Asian shares rallied for a fourth straight session on Thursday as U.S. markets swung sharply higher and another dose of central bank stimulus offered some salve for the global economic outlook.
Wall Street seemed to find relief in the strong performance of former Vice President Biden in the Democratic nomination campaign. Biden is considered less likely to raise taxes and impose new regulations than rival Bernie Sanders.
The U.S. House of Representatives also approved an $8.3 billion funding bill to combat the spread of the virus, sending the emergency legislation to the Senate.
In another wild swing, the Dow surged 4.53%, while the S&P 500 gained 4.22% and the Nasdaq 3.85%.
Asian markets followed, if more cautiously. MSCI’s broadest index of Asia-Pacific shares outside Japan added 0.7%, in its fourth day of gains.
Japan’s Nikkei rose 0.9% and hard-hit Australian shares finally managed a bounce of 1.1%. Shanghai blue chips put on 1.3%.
E-Mini futures for the S&P 500 dipped 0.6% after its overnight jump, but EUROSTOXXX 50 futures rose 0.6% and FTSE futures 0.4%.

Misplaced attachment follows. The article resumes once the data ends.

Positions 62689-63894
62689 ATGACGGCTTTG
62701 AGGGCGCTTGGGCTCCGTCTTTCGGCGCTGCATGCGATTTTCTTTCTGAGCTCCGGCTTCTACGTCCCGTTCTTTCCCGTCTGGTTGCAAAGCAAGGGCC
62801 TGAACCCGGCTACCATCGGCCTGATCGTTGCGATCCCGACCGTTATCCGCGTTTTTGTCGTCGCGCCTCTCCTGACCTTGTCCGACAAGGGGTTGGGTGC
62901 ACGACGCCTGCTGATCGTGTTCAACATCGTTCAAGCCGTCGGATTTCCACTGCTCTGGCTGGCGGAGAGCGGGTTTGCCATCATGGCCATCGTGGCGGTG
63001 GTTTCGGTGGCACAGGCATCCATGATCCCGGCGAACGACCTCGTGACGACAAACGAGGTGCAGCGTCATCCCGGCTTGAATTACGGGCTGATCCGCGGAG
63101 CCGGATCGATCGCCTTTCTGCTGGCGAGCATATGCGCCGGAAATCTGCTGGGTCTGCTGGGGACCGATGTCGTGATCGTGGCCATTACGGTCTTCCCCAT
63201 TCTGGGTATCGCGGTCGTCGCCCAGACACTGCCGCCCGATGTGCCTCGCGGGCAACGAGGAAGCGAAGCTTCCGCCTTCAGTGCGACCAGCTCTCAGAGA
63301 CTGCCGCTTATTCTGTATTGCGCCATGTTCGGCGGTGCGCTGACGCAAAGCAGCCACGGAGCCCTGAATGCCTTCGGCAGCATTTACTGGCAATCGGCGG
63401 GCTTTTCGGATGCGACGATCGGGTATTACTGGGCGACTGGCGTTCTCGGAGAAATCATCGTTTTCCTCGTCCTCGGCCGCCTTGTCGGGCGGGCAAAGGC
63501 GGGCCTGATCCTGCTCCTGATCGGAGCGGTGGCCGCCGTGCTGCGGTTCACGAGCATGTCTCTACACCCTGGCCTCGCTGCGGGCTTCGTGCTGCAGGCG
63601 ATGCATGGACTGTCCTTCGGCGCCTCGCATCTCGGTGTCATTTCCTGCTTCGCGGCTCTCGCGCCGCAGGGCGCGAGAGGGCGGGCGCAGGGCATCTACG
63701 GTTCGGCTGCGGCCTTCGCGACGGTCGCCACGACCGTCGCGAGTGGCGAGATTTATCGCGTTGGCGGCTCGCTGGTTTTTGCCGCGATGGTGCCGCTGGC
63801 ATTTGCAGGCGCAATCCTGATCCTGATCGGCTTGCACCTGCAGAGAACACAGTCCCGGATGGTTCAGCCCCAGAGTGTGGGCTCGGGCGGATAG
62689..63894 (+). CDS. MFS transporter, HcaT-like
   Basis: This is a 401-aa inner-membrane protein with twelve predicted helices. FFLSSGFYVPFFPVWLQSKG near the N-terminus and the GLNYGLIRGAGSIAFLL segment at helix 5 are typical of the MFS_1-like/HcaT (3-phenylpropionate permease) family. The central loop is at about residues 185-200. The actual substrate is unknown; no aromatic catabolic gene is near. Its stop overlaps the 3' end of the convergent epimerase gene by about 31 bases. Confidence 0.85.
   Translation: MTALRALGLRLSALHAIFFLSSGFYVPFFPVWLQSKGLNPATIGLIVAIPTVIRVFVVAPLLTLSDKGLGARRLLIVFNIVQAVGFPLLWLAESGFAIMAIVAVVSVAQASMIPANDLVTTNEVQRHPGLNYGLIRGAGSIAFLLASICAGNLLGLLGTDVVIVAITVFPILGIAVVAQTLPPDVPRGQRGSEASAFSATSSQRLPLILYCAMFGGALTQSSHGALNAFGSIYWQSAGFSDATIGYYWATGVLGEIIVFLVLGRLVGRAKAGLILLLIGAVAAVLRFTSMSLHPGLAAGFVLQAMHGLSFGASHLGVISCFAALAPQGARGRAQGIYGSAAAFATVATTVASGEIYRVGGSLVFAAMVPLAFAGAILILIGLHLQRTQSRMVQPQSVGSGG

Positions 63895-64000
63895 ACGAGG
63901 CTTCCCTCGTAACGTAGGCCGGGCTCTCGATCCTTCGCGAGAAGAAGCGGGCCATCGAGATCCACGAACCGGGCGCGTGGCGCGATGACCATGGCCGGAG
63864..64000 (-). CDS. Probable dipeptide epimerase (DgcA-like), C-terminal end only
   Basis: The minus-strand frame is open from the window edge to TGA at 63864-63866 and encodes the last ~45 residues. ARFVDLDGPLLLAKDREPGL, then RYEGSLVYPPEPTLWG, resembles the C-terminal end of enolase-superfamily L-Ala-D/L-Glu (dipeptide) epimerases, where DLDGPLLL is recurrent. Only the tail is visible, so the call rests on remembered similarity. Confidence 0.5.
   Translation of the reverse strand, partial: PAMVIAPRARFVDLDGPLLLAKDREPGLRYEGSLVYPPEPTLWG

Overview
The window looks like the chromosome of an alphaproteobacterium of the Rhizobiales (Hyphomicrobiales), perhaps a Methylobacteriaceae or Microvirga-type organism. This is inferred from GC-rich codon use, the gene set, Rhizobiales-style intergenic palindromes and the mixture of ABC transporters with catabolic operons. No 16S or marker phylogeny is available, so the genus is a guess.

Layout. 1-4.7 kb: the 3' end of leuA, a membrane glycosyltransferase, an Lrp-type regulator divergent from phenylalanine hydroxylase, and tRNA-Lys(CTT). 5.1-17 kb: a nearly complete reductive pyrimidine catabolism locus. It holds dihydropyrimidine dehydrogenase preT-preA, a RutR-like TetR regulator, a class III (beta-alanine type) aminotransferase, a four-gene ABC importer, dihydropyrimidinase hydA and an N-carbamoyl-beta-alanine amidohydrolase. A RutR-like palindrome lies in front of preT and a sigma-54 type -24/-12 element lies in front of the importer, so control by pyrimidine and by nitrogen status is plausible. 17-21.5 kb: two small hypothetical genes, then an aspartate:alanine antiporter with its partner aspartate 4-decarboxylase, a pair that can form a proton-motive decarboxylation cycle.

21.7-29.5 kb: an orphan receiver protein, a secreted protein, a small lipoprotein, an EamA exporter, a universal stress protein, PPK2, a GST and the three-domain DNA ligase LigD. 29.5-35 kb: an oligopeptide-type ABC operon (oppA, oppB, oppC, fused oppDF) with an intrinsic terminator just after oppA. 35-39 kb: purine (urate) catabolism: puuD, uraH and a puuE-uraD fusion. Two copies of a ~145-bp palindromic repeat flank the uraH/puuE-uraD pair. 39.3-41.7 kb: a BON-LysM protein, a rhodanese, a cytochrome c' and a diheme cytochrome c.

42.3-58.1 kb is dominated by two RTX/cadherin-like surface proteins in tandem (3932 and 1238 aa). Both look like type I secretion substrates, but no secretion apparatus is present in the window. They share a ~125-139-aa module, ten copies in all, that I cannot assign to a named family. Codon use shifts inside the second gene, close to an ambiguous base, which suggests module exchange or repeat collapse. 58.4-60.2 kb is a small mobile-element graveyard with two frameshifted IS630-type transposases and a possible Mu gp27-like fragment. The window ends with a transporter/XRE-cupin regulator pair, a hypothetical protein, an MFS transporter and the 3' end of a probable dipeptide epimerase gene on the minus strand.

The upbeat sentiment comes despite the coronavirus crisis showing no signs of slowing, with mounting deaths globally, Italy closing all of its schools and California declaring a state of emergency as cases there grow.
He noted the bank’s all-industry PMI measure of activity for February slumped 6.1 points, the largest one-month drop on record, and at 46.1 was at the lowest since May 2009.
The Federal Reserve and Bank of Canada had both responded by cutting interest rates by 50 basis points, and markets in the euro zone are pricing in a 90% chance that the ECB will cut its deposit rate, now minus 0.50%, by 10 basis points next week.
Yet, as policymakers grapple with the best strategy to avoid a global recession, some major central bank have been less keen to follow suit.
In the end, monetary policy was not a cure for the disease and the impact was likely to get worse before it got better.